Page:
Parties in the Chile Congress, including the opposition right-wing coalition, have given their approval in principle to the proposed legislation.

The government announced on Monday that about 4000 families would be compensated.

"The closest relatives of the cruellest cases occurring during the dictatorship will be compensated," Treasury Minister Nicolas Eyzaguirre said.

The announcement came three and a half weeks before the 30th anniversary of the coup on 11 September, 1973. Chileans have taken advantage of the occasion to heal the deep scars left from the 17-year dictatorship.

More than 3000 suspected opponents of Augusto Pinochet's regime were murdered or disappeared under detention and are presumed to have been executed.


Pinochet himself has evaded punishment for the crimes carried out during his rule.

The proposal would also reduce prison sentences for soldiers who violated human rights on the orders of their superiors and who collaborated with prosecutors. The changes would also make it easier to bring charges against human rights violators.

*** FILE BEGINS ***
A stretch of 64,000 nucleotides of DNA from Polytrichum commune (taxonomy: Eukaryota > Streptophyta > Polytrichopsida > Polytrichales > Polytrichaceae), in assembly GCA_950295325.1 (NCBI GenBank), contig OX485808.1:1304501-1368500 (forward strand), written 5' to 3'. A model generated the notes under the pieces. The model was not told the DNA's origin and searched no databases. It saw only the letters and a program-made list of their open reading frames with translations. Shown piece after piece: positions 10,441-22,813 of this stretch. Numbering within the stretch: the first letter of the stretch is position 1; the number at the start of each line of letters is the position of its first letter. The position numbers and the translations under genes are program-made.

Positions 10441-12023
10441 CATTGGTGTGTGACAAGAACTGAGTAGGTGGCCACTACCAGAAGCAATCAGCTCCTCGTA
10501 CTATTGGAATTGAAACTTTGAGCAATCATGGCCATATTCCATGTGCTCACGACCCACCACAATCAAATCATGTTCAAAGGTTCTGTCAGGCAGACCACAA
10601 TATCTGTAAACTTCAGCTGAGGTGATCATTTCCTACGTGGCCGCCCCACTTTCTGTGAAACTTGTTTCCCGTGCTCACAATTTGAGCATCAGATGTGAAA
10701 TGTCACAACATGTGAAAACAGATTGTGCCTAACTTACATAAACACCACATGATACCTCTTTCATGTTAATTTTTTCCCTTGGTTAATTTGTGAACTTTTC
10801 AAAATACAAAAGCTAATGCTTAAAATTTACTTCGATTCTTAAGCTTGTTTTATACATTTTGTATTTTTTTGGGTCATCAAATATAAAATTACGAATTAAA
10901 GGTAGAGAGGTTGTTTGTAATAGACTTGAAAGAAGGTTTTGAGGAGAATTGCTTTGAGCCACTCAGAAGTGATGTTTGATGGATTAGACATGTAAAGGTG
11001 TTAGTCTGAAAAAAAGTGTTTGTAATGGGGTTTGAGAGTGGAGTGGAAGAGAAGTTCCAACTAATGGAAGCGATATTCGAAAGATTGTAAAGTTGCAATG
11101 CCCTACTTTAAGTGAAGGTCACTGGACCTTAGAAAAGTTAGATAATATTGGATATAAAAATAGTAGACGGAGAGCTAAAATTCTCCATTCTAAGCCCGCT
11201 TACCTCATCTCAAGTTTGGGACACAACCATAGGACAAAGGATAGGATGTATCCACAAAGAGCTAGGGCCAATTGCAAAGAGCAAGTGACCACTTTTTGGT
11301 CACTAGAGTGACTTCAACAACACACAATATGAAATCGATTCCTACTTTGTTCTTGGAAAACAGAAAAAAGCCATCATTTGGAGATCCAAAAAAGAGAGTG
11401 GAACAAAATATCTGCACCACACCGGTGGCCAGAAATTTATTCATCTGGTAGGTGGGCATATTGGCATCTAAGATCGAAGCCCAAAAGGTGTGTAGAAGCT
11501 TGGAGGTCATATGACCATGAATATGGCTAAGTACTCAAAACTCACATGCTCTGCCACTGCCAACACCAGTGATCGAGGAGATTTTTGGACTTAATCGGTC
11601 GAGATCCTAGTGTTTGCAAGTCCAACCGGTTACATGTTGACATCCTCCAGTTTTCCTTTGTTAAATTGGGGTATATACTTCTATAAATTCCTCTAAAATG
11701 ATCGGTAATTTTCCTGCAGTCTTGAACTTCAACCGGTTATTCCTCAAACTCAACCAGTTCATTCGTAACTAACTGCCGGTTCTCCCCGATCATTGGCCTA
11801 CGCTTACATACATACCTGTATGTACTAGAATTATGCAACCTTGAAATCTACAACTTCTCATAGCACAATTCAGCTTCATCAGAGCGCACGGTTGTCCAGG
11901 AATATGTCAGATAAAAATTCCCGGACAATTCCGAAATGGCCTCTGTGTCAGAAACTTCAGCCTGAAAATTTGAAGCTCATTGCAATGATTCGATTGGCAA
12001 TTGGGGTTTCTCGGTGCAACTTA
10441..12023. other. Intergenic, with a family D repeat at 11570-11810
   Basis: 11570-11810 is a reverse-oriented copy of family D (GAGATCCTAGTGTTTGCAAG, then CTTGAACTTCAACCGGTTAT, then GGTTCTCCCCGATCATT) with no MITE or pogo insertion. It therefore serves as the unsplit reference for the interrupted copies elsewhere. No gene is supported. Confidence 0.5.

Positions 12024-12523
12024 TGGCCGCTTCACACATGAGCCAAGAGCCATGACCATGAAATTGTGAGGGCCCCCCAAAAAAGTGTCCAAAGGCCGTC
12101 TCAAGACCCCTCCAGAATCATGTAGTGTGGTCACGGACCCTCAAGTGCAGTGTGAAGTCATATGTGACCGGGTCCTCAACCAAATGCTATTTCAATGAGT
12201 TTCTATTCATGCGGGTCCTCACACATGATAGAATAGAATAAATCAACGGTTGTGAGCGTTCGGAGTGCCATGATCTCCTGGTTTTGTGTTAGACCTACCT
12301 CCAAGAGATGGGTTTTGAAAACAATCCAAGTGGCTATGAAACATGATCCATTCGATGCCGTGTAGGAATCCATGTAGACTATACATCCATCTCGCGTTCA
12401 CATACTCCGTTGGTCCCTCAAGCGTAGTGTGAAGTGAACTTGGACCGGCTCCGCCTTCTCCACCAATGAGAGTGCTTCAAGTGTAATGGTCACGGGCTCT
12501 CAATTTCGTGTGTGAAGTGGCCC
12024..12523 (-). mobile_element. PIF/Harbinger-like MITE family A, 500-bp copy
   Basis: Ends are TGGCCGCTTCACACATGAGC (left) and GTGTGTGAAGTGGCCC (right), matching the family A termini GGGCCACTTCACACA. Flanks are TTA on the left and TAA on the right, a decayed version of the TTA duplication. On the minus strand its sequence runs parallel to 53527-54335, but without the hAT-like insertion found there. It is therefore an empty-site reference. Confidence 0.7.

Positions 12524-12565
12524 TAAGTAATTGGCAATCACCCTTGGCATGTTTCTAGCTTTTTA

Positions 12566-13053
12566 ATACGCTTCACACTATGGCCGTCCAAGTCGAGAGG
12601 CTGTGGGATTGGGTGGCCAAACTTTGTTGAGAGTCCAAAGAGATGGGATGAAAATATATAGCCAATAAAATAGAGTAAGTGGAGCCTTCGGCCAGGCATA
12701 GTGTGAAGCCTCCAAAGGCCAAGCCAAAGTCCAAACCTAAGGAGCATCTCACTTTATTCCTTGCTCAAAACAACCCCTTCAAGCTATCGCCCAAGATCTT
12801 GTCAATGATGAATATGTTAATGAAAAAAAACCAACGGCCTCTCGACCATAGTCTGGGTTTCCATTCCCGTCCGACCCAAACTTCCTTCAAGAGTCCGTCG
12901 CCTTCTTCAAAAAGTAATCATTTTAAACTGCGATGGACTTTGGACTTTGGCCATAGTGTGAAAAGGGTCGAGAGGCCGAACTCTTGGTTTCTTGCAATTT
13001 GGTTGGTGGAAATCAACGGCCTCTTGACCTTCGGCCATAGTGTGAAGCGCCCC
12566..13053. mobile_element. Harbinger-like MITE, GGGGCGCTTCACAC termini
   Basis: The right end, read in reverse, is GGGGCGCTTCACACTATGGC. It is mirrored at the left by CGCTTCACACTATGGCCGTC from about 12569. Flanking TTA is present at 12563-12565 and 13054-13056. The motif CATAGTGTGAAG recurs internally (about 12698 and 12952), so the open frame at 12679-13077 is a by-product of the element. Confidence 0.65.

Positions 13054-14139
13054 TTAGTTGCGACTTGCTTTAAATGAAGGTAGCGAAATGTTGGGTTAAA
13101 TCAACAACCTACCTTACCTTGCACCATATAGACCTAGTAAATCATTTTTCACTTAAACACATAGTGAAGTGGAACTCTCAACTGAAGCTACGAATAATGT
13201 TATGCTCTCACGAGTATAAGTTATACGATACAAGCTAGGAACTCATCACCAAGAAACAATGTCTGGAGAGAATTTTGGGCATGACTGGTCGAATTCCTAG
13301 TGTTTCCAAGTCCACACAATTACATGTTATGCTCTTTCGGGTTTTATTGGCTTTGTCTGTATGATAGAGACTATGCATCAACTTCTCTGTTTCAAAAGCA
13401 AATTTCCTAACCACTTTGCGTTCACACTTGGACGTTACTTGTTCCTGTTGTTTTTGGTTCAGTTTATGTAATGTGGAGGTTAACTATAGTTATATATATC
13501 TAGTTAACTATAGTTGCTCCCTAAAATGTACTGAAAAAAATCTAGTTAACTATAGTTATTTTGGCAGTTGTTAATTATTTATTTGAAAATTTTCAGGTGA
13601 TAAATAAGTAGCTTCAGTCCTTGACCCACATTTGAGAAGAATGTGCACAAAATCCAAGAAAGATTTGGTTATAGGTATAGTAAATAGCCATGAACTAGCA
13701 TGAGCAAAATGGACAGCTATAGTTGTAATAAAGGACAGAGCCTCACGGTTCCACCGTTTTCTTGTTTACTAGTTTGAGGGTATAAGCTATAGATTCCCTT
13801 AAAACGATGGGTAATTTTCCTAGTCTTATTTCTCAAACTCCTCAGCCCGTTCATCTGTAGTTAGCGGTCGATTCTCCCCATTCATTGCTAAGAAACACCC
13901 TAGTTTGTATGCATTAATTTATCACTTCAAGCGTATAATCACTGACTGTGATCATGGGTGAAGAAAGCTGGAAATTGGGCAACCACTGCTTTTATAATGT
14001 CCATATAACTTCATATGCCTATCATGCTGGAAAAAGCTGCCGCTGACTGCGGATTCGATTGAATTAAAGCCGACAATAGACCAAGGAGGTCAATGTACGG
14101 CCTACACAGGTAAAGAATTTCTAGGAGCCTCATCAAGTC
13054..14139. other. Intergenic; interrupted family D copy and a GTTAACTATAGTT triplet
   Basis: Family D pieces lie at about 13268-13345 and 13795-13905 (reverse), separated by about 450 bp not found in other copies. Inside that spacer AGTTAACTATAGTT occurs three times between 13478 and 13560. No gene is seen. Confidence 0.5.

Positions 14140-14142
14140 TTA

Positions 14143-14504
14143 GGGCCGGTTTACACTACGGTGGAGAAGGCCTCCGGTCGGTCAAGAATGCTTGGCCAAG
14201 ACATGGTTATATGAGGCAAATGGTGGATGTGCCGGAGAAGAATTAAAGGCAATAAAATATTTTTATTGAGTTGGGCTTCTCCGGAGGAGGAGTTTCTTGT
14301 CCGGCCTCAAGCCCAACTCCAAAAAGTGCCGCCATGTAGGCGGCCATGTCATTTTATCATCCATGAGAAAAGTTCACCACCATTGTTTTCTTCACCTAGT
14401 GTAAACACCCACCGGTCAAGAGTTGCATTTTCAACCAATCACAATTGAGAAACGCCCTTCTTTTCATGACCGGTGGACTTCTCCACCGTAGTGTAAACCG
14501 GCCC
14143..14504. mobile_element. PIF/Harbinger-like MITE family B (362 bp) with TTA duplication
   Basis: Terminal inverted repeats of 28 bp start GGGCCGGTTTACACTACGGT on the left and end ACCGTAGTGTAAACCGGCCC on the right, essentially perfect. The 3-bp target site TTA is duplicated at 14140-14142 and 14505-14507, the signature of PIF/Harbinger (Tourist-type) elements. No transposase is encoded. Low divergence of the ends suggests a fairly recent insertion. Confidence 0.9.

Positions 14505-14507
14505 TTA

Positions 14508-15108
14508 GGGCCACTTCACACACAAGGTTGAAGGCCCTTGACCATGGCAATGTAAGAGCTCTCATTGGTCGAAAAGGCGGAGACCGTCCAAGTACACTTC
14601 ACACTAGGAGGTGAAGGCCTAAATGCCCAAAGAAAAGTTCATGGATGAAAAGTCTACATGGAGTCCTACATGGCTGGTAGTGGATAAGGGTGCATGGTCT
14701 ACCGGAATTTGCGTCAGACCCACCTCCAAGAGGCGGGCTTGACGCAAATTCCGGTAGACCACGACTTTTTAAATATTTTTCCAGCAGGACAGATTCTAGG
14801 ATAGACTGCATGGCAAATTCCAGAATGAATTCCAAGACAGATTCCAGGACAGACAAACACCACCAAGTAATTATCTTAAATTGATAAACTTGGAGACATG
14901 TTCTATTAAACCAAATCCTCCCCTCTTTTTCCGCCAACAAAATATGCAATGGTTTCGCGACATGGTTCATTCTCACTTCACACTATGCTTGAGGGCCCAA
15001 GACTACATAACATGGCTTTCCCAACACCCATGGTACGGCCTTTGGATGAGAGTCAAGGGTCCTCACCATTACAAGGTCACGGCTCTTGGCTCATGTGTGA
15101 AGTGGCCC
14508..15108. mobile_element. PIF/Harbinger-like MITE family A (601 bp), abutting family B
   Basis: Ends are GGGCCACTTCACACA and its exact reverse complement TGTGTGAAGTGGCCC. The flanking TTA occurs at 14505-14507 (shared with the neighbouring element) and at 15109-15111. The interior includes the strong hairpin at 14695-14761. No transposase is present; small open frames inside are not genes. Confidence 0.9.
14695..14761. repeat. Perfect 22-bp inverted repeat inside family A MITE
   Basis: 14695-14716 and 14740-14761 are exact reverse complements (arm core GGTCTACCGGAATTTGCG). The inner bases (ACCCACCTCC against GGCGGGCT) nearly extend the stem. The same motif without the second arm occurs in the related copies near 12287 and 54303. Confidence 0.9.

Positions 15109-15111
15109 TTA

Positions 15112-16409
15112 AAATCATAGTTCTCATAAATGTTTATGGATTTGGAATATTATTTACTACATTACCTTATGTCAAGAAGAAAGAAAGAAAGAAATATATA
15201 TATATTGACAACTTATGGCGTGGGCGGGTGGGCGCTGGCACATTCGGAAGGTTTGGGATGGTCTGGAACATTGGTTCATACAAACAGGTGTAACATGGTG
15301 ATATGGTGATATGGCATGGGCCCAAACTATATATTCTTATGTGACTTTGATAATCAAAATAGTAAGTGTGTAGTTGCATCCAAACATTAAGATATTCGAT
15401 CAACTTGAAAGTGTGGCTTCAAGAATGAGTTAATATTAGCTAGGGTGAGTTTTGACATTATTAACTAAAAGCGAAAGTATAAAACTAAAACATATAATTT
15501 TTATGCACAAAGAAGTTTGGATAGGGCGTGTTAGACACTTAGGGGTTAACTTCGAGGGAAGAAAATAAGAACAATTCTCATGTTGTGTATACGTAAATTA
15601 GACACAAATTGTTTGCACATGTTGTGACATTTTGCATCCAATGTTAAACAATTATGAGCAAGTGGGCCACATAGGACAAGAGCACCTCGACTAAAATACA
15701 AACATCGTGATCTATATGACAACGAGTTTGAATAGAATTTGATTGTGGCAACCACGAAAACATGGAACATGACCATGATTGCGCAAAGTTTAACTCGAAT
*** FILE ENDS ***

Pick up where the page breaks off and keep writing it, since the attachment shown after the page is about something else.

Dementia

Pinochet himself has evaded punishment for the crimes carried out during his rule. In 2001 a Chilean court ruled he should stand trial for covering up human rights abuses. But last year he was declared mentally unfit to stand trial.

The head of the former regime suffers from mild dementia, arthritis and diabetes and has had several mild strokes since 1998.

He has lived largely in seclusion in Chile for the last three years, since attempts to bring him to trial in Spain failed on the grounds of the once dictator's poor health.

Pinochet was detained during a visit to the UK and kept under house arrest until the Spanish application failed. He returned to Chile.